When one of our students told us they were going to quit college in August 2021, it wasn’t the first time we’d heard of someone finishing their studies early.
But the reason was something new. The student lost all of their money, including a bank loan, in a cryptocurrency scam. They are now not only broke, but also in debt. At the very least, it was hard on both their finances and their minds.
The bad news is that this student is not alone. There are currently hundreds of millions of people who own cryptocurrency, and estimates show that this number will continue to grow quickly. As more and more people bought cryptocurrencies, more and more people fell for scams.
We study behavioral economics and psychology, and we just put out a book about how fraud, scams, and other types of financial abuse are getting worse. There are reasons why there are so many cryptocurrency scams. And there are things you can do to make it less likely that you will be a victim.
Crypto gets a boost
Scams have been around for a long time. There are even stories about them in the Bible. What has changed most is how easy it is for scammers to reach millions or even billions of people with the click of a button. The internet and other technologies have changed the rules of the game, and cryptocurrencies have become the most prominent example of these new ways to commit cybercrime.
Cryptocurrencies are decentralized, digital currencies that use cryptography to make transactions anonymous. They were started by people who cared about privacy, called “cypherpunks.” But they have grown so much that they are now on the minds and in the pockets of both regular people and criminals. This was especially true during the COVID-19 pandemic, when the prices of different cryptocurrencies shot up and they became more popular. Scammers capitalized on their popularity. The pandemic also messed up regular business, which made people turn to alternatives like cryptocurrencies more.
South African brothers, Ameer and Raees Cajee, Founders of Africrypt, a cryptocurrency platform have disappeared with $3.6 billion of clients’ #Bitcoin pic.twitter.com/ssnkRClxK1
— Africa story Live (@AfricaStoryLive) June 24, 2021
A January 2022 report by Chainalysis, a blockchain data platform, suggests in 2021 close to US$14 billion was scammed from investors using cryptocurrencies.
In 2021, for example, two brothers from South Africa were able to scam investors out of $3.6 billion from a platform for investing in cryptocurrencies. In February 2022, the FBI said it had arrested a couple who had used a fake cryptocurrency platform to steal another $3.6 billion from investors.
You may be curious about how they did it.
There are two main types of cryptocurrency scams that tend to target different groups.
One is aimed at people who invest in cryptocurrencies. These people tend to be active traders with risky portfolios. Most of them are under 35 years old, make good money, have good educations, and work in engineering, finance, or IT. In these kinds of scams, con artists make fake coins or exchanges. SQUID, a digital currency named after the TV show “Squid Game,” is a recent example. After the price of the new coin went through the roof, the people who made it just took the money and ran.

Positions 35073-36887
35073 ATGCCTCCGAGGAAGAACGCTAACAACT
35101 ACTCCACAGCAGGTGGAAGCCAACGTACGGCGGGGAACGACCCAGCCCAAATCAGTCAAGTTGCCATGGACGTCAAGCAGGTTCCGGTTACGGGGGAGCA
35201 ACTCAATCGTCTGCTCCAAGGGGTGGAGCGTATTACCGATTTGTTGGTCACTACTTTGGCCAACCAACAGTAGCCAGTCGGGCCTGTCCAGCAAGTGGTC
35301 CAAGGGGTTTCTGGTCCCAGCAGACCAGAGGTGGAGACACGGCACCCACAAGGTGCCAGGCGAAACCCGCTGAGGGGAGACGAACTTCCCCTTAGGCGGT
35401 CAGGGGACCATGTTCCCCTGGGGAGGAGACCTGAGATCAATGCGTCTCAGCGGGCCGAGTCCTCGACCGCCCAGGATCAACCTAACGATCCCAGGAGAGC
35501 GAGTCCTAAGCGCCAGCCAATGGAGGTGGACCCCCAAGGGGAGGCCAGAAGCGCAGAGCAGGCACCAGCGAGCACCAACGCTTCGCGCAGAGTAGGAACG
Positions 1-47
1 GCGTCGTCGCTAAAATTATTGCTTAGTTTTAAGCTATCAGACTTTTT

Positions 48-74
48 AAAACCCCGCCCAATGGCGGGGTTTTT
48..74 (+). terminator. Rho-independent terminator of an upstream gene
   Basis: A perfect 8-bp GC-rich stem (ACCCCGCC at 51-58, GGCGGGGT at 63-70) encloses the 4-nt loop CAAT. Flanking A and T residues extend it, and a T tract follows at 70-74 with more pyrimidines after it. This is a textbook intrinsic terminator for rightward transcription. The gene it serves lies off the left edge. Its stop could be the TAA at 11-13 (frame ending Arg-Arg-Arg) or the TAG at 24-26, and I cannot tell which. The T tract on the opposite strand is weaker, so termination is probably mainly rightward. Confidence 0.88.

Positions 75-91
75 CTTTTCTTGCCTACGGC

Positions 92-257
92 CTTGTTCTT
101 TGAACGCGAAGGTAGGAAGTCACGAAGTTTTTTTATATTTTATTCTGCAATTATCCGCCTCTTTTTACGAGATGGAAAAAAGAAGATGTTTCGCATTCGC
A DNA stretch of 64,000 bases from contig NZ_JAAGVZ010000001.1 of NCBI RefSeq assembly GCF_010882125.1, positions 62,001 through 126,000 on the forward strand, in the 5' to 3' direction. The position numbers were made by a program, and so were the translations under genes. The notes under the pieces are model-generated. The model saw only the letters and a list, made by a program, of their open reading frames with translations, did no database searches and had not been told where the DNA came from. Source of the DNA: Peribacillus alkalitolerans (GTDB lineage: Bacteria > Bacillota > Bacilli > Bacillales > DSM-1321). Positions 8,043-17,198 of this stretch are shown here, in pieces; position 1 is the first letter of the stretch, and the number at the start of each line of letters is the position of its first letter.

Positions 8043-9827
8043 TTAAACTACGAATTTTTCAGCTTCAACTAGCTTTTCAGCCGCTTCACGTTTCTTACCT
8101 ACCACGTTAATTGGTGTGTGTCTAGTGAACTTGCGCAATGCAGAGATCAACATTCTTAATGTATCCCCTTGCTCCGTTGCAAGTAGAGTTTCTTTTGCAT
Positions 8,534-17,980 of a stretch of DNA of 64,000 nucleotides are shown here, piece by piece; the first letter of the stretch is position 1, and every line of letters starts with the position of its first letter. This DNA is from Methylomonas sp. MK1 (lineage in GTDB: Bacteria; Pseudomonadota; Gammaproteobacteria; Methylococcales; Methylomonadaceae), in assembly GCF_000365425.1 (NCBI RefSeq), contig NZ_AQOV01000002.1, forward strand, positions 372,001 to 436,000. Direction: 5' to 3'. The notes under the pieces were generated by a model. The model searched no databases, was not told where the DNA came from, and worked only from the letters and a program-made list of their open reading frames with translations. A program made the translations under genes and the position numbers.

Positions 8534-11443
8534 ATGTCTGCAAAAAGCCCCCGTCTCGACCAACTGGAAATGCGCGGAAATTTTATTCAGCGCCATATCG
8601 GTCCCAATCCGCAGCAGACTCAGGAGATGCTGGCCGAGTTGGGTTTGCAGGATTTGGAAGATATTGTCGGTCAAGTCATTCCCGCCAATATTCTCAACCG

In one version of this scam, investors are enticed to be among the first to buy a new cryptocurrency by promising big and quick returns. This is called a “initial coin offering.” But unlike the SQUID offering, no coins are ever made, so people who want to invest end up with nothing. In fact, many ICOs turn out to be fake, but because these new coins and technologies are so complicated and always changing, even smart, experienced investors can be taken in.
Anyone who wants to buy cryptocurrency should do a lot of research on the offer, as they should do with any risky financial venture. Who is making the gift? What do we know about the business? Is there a white paper, which is a document that a company puts out with information about its product?
In the case of SQUID, one sign that something was wrong was that investors who bought the coins couldn’t sell them. The SQUID website was also full of spelling and grammar mistakes, which is common for scams.
Payments for shakedowns
The second basic type of cryptocurrency scam is when scammers just use cryptocurrency as a way for victims to send money to them. Targets can be people of any age or group. There are cases of ransomware, romance scams, computer repair scams, sextortion, Ponzi schemes, and other similar cases. Scammers use the fact that cryptocurrencies are anonymous to hide their identities and avoid getting caught.
Scammers used to ask for wire transfers or gift cards as a way to get money because they are permanent, anonymous, and hard to track. But in order to use these payment methods, potential victims have to leave their homes, where they might run into a third party who can stop them. On the other hand, crypto can be bought anywhere and at any time.
In fact, Bitcoin has become the most common currency asked for in ransomware cases, being asked for in almost 99% of them. The U.K. National Cyber Security Center says that people are often asked to pay in Bitcoin and other cryptocurrencies in extortion scams. More and more, romance scams that target younger adults use cryptocurrency as part of the scam.
If someone asks you to send them money through cryptocurrency, that’s a big red flag.